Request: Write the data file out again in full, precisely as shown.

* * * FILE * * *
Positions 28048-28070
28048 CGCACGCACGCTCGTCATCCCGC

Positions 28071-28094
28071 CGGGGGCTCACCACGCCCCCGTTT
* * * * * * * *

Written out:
Positions 28048-28070
28048 CGCACGCACGCTCGTCATCCCGC

Positions 28071-28094
28071 CGGGGGCTCACCACGCCCCCGTTT